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Acey
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Joined: Wed Jun 27, 2007 2:06 pm

Post screening: positioning in the frame

Wed Feb 28, 2018 11:27 pm

Just trying to understand how a side-on picture should be positioned in the frame. It appears a.net adds the information bar at the bottom and does not superimpose it, therefore I have correctly aligned these two images, taken minutes apart. Cargojet was accepted, American Eagle is low in frame. The Embraer is a bit squarer crop and zoomed in a bit more but its tail and gear lie equally above and below the same features on the Cargojet within the frame. What are we trying to center in the frame? The whole aircraft? The fuselage? Somewhere in between? I'm looking for some insight, because obviously neither is low in frame by any objective measure.

I am fine to accept poor lighting as an issue with both shots, and the fact that both are low in frame if the fuselage is that to be centered.


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If a man hasn't discovered something that he will die for, he isn't fit to live. -- Martin Luther King, Jr.
 
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Kaphias
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Joined: Sat Nov 13, 2010 6:29 am

Re: Post screening: positioning in the frame

Thu Mar 01, 2018 5:42 am

Both look slightly low in frame to me, though the EMB more so probably because of the darker fuselage. Here's what I wrote earlier this week in a different topic on the subject of vertical centering:
Kaphias wrote:
There's really no easy rule to use for vertical centering. The best way I can describe my process is that I want to find the visual center line as if your image was weighted and you were trying to balance the top against the bottom. The fuselage holds a lot of "weight" because of it's area and width, but the tail offsets this somewhat because of it's height. However, because the tail doesn't take up as much area as the fuselage, it doesn't completely offset the "weight" of the fuselage. So in the case of your 737 photo, I wouldn't center between the top of the tail and the bottom of the fuselage... I'd think about halfway up the tail, perhaps. I also take into account the colors (light vs. dark), textures, and importance/prominence of various things in the entirety of my photo... but it's an intuitive process for me. You'll develop your own system and an eye for what the screeners here are looking for over time.
Matthew
 
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airkas1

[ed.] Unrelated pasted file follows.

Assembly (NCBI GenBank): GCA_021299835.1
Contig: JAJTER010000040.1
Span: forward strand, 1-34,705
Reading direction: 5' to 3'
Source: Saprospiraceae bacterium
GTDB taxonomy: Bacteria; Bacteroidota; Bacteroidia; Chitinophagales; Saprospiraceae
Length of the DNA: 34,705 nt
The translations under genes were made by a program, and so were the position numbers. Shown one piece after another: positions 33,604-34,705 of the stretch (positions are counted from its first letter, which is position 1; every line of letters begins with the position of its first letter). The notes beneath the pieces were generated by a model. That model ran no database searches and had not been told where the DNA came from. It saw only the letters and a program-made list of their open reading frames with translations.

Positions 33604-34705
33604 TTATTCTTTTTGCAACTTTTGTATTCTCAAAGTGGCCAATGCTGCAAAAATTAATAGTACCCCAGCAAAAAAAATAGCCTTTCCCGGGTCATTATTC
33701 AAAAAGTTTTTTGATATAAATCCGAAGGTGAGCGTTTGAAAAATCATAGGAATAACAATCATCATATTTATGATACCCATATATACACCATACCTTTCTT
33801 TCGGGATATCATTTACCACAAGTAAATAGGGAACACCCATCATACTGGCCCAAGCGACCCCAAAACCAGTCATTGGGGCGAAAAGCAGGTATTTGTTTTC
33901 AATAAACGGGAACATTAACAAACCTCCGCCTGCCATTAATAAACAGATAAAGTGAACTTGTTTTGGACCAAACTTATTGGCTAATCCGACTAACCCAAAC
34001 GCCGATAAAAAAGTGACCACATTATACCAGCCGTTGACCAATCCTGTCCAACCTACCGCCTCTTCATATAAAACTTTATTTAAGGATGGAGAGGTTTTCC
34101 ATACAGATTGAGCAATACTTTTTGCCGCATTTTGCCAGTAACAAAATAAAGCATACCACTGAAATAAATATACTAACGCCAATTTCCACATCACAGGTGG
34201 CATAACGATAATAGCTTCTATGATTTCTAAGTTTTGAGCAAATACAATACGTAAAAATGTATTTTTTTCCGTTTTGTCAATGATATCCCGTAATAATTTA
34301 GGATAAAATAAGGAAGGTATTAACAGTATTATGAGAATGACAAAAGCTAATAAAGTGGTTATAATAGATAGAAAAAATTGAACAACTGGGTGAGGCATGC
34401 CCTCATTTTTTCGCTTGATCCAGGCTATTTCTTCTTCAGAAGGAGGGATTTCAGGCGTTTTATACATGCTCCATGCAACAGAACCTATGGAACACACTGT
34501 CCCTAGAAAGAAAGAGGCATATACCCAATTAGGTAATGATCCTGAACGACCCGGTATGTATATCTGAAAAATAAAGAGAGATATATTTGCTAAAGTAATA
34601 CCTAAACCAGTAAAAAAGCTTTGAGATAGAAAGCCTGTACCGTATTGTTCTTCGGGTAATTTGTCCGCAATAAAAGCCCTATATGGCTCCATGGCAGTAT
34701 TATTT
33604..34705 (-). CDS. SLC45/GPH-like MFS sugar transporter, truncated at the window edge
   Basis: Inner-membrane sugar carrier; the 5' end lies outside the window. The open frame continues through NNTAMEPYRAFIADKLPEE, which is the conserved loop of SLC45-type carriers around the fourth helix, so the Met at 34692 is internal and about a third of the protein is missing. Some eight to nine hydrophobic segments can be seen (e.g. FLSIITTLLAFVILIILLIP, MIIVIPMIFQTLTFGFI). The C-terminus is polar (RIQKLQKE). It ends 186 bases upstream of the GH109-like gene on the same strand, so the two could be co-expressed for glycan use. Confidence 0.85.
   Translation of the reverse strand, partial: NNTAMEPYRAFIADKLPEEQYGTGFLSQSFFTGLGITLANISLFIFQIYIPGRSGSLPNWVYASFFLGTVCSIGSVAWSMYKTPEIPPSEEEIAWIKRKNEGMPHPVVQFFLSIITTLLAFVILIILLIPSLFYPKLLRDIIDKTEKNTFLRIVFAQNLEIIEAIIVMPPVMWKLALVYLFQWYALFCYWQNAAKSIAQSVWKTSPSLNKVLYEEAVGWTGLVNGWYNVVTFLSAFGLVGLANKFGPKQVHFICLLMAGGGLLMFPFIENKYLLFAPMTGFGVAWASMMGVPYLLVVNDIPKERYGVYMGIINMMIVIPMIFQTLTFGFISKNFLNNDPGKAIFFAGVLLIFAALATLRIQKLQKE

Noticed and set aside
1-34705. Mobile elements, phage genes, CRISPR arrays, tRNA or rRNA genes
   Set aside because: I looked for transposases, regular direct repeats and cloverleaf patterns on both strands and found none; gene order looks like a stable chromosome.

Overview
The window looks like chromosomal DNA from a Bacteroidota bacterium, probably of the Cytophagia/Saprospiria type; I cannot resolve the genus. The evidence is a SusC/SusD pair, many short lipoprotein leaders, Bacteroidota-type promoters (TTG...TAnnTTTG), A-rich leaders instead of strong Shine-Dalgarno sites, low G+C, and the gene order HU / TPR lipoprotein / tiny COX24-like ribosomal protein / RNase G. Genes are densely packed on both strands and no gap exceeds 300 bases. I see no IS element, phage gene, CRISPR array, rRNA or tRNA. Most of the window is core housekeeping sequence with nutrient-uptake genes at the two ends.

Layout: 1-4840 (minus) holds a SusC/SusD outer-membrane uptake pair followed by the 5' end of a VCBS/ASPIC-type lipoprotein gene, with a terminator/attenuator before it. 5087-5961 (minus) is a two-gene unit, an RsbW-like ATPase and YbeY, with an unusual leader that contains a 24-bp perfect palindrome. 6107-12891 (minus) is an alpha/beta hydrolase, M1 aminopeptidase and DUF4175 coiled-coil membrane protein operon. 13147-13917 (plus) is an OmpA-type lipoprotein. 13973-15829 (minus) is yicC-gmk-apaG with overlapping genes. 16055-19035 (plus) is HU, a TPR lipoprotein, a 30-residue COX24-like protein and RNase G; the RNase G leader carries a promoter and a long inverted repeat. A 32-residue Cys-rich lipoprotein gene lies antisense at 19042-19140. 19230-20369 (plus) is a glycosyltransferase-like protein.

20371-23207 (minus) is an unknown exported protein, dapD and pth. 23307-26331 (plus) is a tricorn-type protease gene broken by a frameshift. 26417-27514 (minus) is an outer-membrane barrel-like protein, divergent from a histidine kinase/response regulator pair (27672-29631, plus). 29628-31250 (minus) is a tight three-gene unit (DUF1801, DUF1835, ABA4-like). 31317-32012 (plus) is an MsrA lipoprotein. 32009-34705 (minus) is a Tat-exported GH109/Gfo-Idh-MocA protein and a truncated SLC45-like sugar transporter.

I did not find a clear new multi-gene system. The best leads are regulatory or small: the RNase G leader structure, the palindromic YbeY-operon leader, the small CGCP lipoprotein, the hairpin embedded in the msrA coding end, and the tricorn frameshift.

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Re: Post screening: positioning in the frame

Thu Mar 01, 2018 6:13 am

Both look a bit low in frame for me as well. Kaphias has worded it quite well. It's not an exact science, but it has to look right. Perhaps I can illustrate it with a reent example of my own:



> drew the crop in 16:9.
> centered the fuselage as a base crop
> moved the crop down just a little, to account for the tail.
Result: the distance between the top of the tail and the top of the frame is a little shorter than the distance between the main gear and the bottom of the frame. This is how I usually work out the centering in side-on photos.

And it will work the other way around as well; center the fuselage and then move the crop up a little.
 
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Acey
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Joined: Wed Jun 27, 2007 2:06 pm

Re: Post screening: positioning in the frame

Thu Mar 01, 2018 6:45 am

It has to look "right". Definitely clears it up.
If a man hasn't discovered something that he will die for, he isn't fit to live. -- Martin Luther King, Jr.
 
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Kaphias
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Joined: Sat Nov 13, 2010 6:29 am

Re: Post screening: positioning in the frame

Thu Mar 01, 2018 7:43 am

Acey wrote:
It has to look "right". Definitely clears it up.

As with pretty much all qualities that photos here are judged on, centering is subjective and there is no logical, replicable system that can be applied to a photo to make it match what the person screening your photo is looking for. As I said in my last post, over time you'll develop an eye for it. Centering is something that I feel I have a good perception of and I'm not sure I've ever received a centering rejection. Softness, on the other hand, drives me nuts because I can't see the difference between soft and oversharp well enough to consistently edit photos to be accepted here. Hence I rarely upload anymore as it's not worth my time to get constant rejections I can't understand or fix.

I like your photos. Keep with it, I understand the lack of a systematic way to center photos is frustrating but you'll get better with time.
Matthew

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